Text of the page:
Laura, born in November, 1990, just left for college, and we miss her a lot. She has always been the center of excitement and non-stop activity in the household. Laura is full of ideas, and the media loves her. She first got her picture published in 5th grade, in Discovery Girls magazine, wearing a dozen helium balloons in her long hair. After 9th grade, she ran a lemonade stand and raised $13,500 to refurbish our local playground. She was in the Seattle Times and PI, on the TV news, and on a radio talk show, as well as in a PBS show about social entrepreneurship. Her junior year, with Relay for Life, Laura raised over $4,000 for cancer research by breaking the world record for the fastest time to crawl a mile on hands and knees, thus getting in the media again. She had an entire crowd of people shouting encouragement as she crawled for 22+ minutes. Laura also excels at making costumes. During four years of high school spirit weeks, she made and wore about 40 amazing costumes. Eight-foot high saguaro cactus, lion in a cage, pink convertible, giant ice cream cone. I can only shake my head in wonder. She was on the Mayor’s youth council two years, was ASB VP, president of two service clubs at school, and still managed to find time to study. I guess the colleges liked all this. She turned down both the UW honors program and Stanford, and chose Harvard, which seems to be exactly the right place for her. She loves everything about Harvard – the campus, her roommates, her classes. Yeah, I’m proud of her, too. And true to form, a few days after Laura arrived, they published her picture on the back cover of the Harvard Gazette.

With a bit less going on, now that both kids are in college, I’m hoping to have some time and energy available. Perhaps I’ll take a fun class, go on a short nature walk, or read one of the books that have been piling up.

School Story:

I thought I didn't remember much about high school until everyone's stories started jogging my memory, and a lot of it came bubbling back up to the surface...

First day of high school, first class: Home ec. with Miss Schlee. Most hated class of my high school career. I tried to take wood shop instead, and the counselors would have let me, but it was a state law that to graduate from high school, all girls had to take home ec. Most of us were expected to become housewives, and we were instructed to watch the clock, put dinner on the stove, then go change clothes and freshen up so we would be pretty when our hardworking husbands and masters of the house came home.

German class with Miss ?? who didn't know a lot of German, but was nice and the boys all thought she was hot. They taped a pinup picture to the window shade for her to find when she rolled it down, preparatory to showing a movie.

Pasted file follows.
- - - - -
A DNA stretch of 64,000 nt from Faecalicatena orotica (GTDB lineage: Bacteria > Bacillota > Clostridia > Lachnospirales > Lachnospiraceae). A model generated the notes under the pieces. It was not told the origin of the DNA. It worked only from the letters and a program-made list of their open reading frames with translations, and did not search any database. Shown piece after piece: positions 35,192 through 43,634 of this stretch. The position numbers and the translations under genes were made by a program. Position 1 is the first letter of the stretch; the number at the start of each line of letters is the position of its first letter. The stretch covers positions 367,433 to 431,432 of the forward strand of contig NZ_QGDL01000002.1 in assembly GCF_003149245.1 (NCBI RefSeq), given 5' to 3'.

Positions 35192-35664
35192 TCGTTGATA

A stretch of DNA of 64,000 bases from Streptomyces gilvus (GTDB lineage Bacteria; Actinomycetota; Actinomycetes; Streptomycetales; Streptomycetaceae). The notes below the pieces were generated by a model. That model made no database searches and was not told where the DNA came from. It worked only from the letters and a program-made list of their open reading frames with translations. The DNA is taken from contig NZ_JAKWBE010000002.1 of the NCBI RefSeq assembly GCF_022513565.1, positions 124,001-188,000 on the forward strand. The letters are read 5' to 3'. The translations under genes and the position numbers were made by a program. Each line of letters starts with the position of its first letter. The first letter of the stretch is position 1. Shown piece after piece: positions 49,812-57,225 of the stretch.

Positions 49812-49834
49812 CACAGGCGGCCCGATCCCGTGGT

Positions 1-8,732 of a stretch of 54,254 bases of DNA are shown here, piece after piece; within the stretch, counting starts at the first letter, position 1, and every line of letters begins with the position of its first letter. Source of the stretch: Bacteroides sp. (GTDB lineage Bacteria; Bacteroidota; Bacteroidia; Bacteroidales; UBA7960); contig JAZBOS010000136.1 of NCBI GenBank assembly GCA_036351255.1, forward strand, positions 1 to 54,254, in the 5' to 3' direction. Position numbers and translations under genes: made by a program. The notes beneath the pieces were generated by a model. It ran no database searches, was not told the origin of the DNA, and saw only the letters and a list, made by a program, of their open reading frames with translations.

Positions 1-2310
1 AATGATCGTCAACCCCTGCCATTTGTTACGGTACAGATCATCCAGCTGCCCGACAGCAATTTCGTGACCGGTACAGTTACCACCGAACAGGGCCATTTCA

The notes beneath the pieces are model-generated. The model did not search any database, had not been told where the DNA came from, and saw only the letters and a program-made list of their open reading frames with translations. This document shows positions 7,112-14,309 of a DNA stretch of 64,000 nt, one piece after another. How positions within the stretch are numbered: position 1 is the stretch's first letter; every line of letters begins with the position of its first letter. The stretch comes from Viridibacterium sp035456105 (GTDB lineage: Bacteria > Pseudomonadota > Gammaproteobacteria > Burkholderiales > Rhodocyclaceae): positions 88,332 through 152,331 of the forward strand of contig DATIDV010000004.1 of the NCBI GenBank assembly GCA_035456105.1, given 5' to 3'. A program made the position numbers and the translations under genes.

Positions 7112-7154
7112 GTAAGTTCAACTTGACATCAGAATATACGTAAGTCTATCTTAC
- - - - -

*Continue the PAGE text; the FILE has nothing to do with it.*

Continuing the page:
Mrs. Crook. What can I say? Besides teaching us Chaucer and Shakespeare, she was a lot of fun. I remember her taking us to see Lysistrata by Aristophanes, a very funny and sexually explicit play. I was sitting near her, and looked over to see what I thought would be a disapproving look, only to discover that she was laughing as hard as anyone.

Archery with Mrs. Martin. It was always a bit scary, since no one knew how to use the bows properly and the arrows went way off course, but no one ever got shot. She kept a pretty close eye on us.

Skipping German class one beautiful sunny afternoon with the other fifth-year students. Herr Schock wasn't too mad when we told him we had spoken German the whole time we were out walking, but he told us not to do it again because he couldn't have everyone walking out of class.

Electronics class with Mr. Harrison. I learned a lot, had fun, and have found the knowledge to be very useful. I'm also very grateful to him for teaching me math. I'm sure the athletes weren't too pleased with him at times, though. He always thought math tests were more important than basketball (football, baseball) games.

Trigonometry and Physics with Mr. McNeely. The class often tried to get him telling stories instead of teaching, and in the end we learned the class material as well as a lot of other things from him.

Vending machine - we weren't allowed to have candy, cookies, or pop, but we got a vending machine with apples. Then we got the student center and the concession stand. I never formally worked at the concession stand, but I filled in sometimes, and loved the ice cream and milkshake machines.

All the wonderful school plays. I was not in the least bit theatrical, but loved to watch performances by those who were. Thanks, guys!

Camping, hiking, outings, both officially sanctioned through Hiking Club, and just on our own, were probably my favorite, along with waterskiing and get-togethers. We had a lot of great times.

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Posted: Dec 17, 2013 at 12:43 AM
Danna, forty years later.
Posted: Dec 17, 2013 at 12:43 AM
Matthew, Laura, Danna, Eric. The ground is sloped. Actually, Laura is as tall as I am, and Matthew is Big - about 6'6".
Posted: Dec 17, 2013 at 12:43 AM
Matthew fixing a fluorescent light fixture.
Posted: Dec 17, 2013 at 12:43 AM
Laura in our yard.
Posted: Dec 17, 2013 at 12:43 AM
Sister Sharon (Sherry), brother Ron, and me (Danna).
Posted: Dec 17, 2013 at 12:43 AM
Laura and myself with our beloved Samoyed, Meshka, who died at the end of April.
Posted: Dec 17, 2013 at 12:43 AM
Meshka does not want to be left out. Laura and Matthew with me on my birthday.